1337-sp34k Keyboard

What started off as a quick prank-hack to re-map a colleague’s keyboard turned into a deep dive in understanding how keyboards work. [ch00f] and his other work place colleagues are in a habit of pulling pranks on each other. When [ch00f]’s buddy, who is an avid gamer and montage parody 1337-sp34k (leet speak) fan, went off on a holiday, [ch00f] set about re-mapping his friend’s keyboard to make it spit out words his friend uses a lot – “SWAG” “YOLO” and “420”. But remapping in software is too simple, his hack is a hardware remapping!

The keyboard in question used mechanical keys mounted on a keyboard sized PCB. Further, it was single sided, with jumper links used in place of front side tracks. This made hacking easier. The plan was to use keys not commonly used – Scroll Lock, Print Screen, and Pause/Break – and get them to print out the words instead. The signal tracks from these three keys were cut away and replaced with outputs from a microcontroller. The original connections were also routed to the microcontroller, and a toggle switch used to select between the remapped and original versions. This was eventually not implemented due to a lack of space to install the toggle switch. [ch00f] decided to just replace the keyboard if his friend complained about the hack. A bit of work on the ATMega PCB and firmware, and he was able to get the selected keys to type out SWAG, YOLO and 420.

And this is where a whole can of worms opened up. [ch00f] delves in to an explanation on the various issues at hand – keyboard scanning/multiplexing, how body-diodes in switching FET’s affected the scanning, ghosting and the use of blocking diodes. Towards the end, he just had the word SWAG activated by pressing the Pause/Break key. But he does get to the bottom of why the keyboard was behaving odd after he had wired in his hack, which makes for some interesting reading. Don’t miss theĀ video of the hack in action after the break.

13 thoughts on “1337-sp34k Keyboard

  1. How can you call this a leet speak keyboard?
    It just prints out normal words/abriviations.

    Don’t get me wrong it’s a cool hack and deserves to be here but whoever named it the leet speak keyboard might not understand what leet speak is…

    1. Agreed! It should at least remap E to 3, T to 7, A to @, and so on…maybe even implement some macros for the fancier stuff where H -> |-|, etc… type 1337 without the p41|\|!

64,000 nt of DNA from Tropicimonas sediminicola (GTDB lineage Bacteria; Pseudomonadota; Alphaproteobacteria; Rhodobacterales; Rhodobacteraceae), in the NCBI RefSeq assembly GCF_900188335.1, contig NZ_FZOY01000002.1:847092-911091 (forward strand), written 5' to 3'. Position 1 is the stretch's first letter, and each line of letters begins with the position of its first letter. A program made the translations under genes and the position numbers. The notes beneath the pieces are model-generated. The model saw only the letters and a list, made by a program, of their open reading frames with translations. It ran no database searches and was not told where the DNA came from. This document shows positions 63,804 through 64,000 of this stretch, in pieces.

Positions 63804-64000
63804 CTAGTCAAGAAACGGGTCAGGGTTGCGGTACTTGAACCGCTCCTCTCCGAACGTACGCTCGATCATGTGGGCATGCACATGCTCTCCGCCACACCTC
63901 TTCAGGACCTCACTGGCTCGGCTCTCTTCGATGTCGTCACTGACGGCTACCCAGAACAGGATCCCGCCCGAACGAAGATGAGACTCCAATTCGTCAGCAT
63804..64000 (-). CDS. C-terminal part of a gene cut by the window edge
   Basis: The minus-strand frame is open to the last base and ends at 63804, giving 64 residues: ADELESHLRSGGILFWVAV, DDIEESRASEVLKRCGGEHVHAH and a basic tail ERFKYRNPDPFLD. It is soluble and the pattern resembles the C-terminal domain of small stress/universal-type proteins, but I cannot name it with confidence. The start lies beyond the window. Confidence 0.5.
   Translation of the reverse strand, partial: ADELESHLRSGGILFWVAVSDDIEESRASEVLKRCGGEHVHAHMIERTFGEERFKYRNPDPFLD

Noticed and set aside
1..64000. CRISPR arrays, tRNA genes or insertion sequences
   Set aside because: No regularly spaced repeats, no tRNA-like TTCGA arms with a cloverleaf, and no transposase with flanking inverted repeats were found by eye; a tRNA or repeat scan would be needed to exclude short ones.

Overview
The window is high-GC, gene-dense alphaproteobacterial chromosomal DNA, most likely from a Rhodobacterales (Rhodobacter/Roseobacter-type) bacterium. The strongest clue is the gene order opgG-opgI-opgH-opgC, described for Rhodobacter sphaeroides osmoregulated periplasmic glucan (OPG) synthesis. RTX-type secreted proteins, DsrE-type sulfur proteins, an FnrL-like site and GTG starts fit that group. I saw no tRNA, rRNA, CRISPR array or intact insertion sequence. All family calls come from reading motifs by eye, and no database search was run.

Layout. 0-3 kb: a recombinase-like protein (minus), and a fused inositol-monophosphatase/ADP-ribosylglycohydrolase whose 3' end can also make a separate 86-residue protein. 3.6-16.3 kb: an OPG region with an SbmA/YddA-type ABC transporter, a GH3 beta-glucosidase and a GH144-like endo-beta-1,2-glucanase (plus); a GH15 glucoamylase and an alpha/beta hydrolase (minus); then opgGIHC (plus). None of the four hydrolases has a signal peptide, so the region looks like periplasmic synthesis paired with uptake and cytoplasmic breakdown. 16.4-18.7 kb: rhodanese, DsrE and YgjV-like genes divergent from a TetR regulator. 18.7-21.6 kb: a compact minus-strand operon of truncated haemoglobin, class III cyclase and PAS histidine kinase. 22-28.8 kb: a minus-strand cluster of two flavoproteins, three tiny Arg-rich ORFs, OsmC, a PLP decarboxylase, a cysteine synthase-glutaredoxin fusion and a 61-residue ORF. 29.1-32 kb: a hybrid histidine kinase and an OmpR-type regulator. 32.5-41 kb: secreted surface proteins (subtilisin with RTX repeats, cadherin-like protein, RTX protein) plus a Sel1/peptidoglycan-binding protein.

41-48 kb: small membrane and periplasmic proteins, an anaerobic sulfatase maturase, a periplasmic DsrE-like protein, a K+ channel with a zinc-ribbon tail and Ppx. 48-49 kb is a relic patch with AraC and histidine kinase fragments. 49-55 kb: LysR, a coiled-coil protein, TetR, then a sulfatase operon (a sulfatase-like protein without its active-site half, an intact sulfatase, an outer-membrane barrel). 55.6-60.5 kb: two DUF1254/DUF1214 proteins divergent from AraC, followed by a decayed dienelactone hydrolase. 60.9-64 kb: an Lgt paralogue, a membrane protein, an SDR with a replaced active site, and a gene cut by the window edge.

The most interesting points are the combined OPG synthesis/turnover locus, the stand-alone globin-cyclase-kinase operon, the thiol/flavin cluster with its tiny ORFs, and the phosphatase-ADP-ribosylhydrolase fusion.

2. My favourite trick to pull on people in the office who leave their computers unlocked is to both physical swap the M and N keys, then edit HKLM\SYSTEM\CurrentControlSet\Control\Keyboard Layout to swap them back, so they work correctly ;-)

  3. Back when I was evil me, I used to put a bit of machine code that added 1 to the ASCII code or pick a random character or toggle the upper/lower case then point the input routine vector to my evil routine.

    To stop the “victim” simple rebooting, I modified their DOS boot floppy so it loaded my bit of code at boot up.

    Worked on Apple II and IBM PC/XT/AT machines really well, it usually took the “victim” a couple of reboots to figure out they needed a new boot floppy.

    I’m better now and don’t use my hacker foo for evil.

    most of the time

  4. Even better, just swap the keys around, a British qwerty keyboard quite happily can be reconfigured as a wanker keyboard. Great for those older colleagues that one finger type and know no better.
    Either that or cress seeds sprinkled liberally and watered a few times works wonders to annoy

    1. At first I thought that the seeds might swell slightly and make key contacts more difficult. You should have added this picture (wikipedia):

      BTW, that is funny AND evil.

  5. Back when my Acorm Atom still was working, I modified my electric typewriter to use it as a printer. It was relative easy to do. First figure out how the t.w. was working. The easy way was to ‘press’ the keys, the keyboard was an 8 by 8 matrix. I used two 4051 8-to-1 transmission-gates, one connected to the rows, the other to the columns and the common pins connected together. This way there was 7 bits to control. Some extra for the shift key and also a busy/ready signal.
    The second part was to write assembler on the Acorn to drive this and redirect the printer output to the new ‘driver’.
    It worked but wasn’t so easy to use, because you have to load the new printer driver from tape each time the computer was switched on. It survived a reset, at least. HMM, let me see, somewhere I have seen my notes about this…

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